November 9, 2022 530 PM
PRESIDIO — At Monday night’s regular meeting, Presidio City Council revisited a pair of complex financial topics: retirement packages for long-term city employees and rewriting ordinances that set water, sewer and sanitation rates. Council members took no action on either of these measures but led a fruitful discussion about the city’s priorities and future.
At the last City Council meeting, held October 17, the council decided to raise the amount of money that the city pays into an employee’s retirement fund and took steps toward lowering the city’s retirement threshold for employees under 60 from 25 to 20 years of service. The city is currently paying into retirement benefits for seven employees.
Some council members were confused by the process needed to adopt these measures — both were written as ordinances, which requires a public hearing followed by subsequent readings and a vote. The employer match was raised last meeting in a vote immediately after the public hearing on retirement packages ended and rolled over into a regular meeting, and the retirement age was approved as a first hearing.
Arian Velázquez-Ornelas, the lone nay vote at the October 17 meeting, explained that she voted the way she did in order to give the council members more time to discuss. “I was really supporting it, but I wanted more for our employees,” she said. “I wanted to sit down with the finance department and really hash out these numbers.”
Council members opted not to include an updated service credit as part of the enhanced retirement benefits. The service credit is a feature of the city’s Texas Municipal Retirement System plan that increases benefits based on changes in salary or changes to the city’s retirement plans — like the ones adopted three weeks ago.
Monday night’s discussion was an attempt to give the council members a chance to revisit what some felt was a rushed vote. “We have some employees that have been with the city a long time and have pretty much dedicated their entire lives,” said City Administrator Pablo Rodriguez. “After the public hearing, I think some of us didn’t understand that we could provide some help to these employees retroactively, we thought it was just moving forward.”
Rodriguez encouraged the council members to consider the issue from both a financial and an emotional standpoint. “The accounting side of me says let’s keep it as it is,” he said. “The human side says we need to take care of these employees. Is it going to make us penny pinch? Absolutely.”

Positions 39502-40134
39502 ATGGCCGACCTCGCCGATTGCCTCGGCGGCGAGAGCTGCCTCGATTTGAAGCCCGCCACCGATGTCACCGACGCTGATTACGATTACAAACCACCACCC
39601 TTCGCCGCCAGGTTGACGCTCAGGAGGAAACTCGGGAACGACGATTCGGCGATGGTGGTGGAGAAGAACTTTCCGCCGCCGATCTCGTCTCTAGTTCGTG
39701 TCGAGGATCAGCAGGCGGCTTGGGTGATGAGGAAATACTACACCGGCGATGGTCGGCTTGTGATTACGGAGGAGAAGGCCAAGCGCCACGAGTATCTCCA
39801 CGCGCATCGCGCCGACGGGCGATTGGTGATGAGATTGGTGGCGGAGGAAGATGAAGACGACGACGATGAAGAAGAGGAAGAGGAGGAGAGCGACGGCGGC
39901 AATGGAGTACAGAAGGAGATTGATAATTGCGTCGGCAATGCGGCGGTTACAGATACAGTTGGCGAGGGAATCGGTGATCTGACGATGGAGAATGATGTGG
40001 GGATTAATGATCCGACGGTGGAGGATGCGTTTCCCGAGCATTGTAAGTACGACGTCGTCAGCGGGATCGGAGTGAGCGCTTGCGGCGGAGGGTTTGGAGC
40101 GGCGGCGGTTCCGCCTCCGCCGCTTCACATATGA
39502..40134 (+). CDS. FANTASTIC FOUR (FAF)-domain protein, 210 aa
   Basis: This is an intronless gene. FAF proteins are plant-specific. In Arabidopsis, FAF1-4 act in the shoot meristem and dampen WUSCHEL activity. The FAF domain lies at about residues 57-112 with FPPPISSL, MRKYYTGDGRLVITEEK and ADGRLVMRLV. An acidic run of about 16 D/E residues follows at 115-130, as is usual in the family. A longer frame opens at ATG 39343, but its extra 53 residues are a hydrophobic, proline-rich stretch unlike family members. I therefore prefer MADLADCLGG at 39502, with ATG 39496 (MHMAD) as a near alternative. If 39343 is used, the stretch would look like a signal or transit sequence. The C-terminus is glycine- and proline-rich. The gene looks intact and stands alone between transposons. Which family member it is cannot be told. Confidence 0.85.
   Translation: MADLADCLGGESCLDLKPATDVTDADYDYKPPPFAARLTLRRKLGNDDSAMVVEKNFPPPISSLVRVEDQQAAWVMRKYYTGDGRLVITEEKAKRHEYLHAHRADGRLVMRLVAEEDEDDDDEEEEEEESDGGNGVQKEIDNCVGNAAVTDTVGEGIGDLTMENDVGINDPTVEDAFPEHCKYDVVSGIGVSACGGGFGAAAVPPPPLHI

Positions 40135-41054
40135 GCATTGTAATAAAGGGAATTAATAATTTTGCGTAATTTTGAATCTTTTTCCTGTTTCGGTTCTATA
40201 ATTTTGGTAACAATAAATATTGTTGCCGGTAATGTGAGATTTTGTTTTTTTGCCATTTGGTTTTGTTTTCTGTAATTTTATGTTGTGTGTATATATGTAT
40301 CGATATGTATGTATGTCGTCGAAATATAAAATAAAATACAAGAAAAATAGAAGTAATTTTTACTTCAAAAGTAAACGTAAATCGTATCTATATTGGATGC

Analysis by Malynda Richardson and Glorisel Muñiz of the city’s finance department suggested that adopting the updated service credit would require the city to pay triple what it is currently paying into retirement funds. The city currently has a surplus in its retirement accounts, but that surplus isn’t unlimited. “It’s going to take some belt-tightening to do it,” Richardson said.
Mayor Pro Tempore John Razo expressed hesitation to adopt the service credit right away — council only has a few weeks to pass the measure before the end of the calendar year. He cited the ongoing project of overhauling the city’s finances as a reason to take caution. “It takes money to keep the city going,” he said.
Adopting the service credit was also complicated by the fact that the fiscal year has already begun — a series of amendments would be needed to shoehorn it into this year’s budget. “The conservative approach is to keep things as they are and revisit next year,” Richardson said. Council ultimately decided to take that advice and wait until next summer’s budget-writing process to make a final decision.
Another meaty financial topic covered at Monday’s meeting was the city’s water, sewer and sanitation service rates. Back in March, the city opted to raise water rates for customers using more than 2,000 gallons a month — part of a game of catch-up after five years of not raising rates at all.
The city’s rates are still well below the regional average, and they’ll stay that way. Rather than hike rates all at once, council is currently trying to rewrite city ordinances for all three utilities services to make them more comprehensive. The restructuring will hopefully make it easier for the city to take in the money it needs from its heaviest users without gouging the city’s elderly and lower-income customers.
The bulk of the conversation centered around the city’s sanitation services. Finance Specialist Malynda Richardson explained that there were a lot of complicated scenarios missing from the city’s tiered rates for dumpster and other disposal services. “We want to keep rates as close to what they are as possible, while making them more detailed and transparent,” she said.
Rodriguez also announced a piece of good news for the city’s landfill — Presidio was the recipient of a grant from the Rio Grande Council of Governments for tire disposal. It is illegal to put tires in the city’s dumpsters, but law-abiding customers who bring their tires to the dump are contributing to a large, mosquito-breeding mountain of tires. “Quite a few tires should be leaving Presidio,” he said.
Frequent meeting attendee Joaquin Rodriguez asked the council what they were doing to promote recycling as a way of diverting materials from the landfill. Mayor John Ferguson took the opportunity to remind everyone about the city’s recycling center, which is open Tuesdays and Thursdays from 4:30 to 6 p.m. and accepts paper, cardboard, aluminum and plastic #1 and #2. The recycling center can also accept compost. “It’s all about establishing a mindset here in town,” Ferguson said.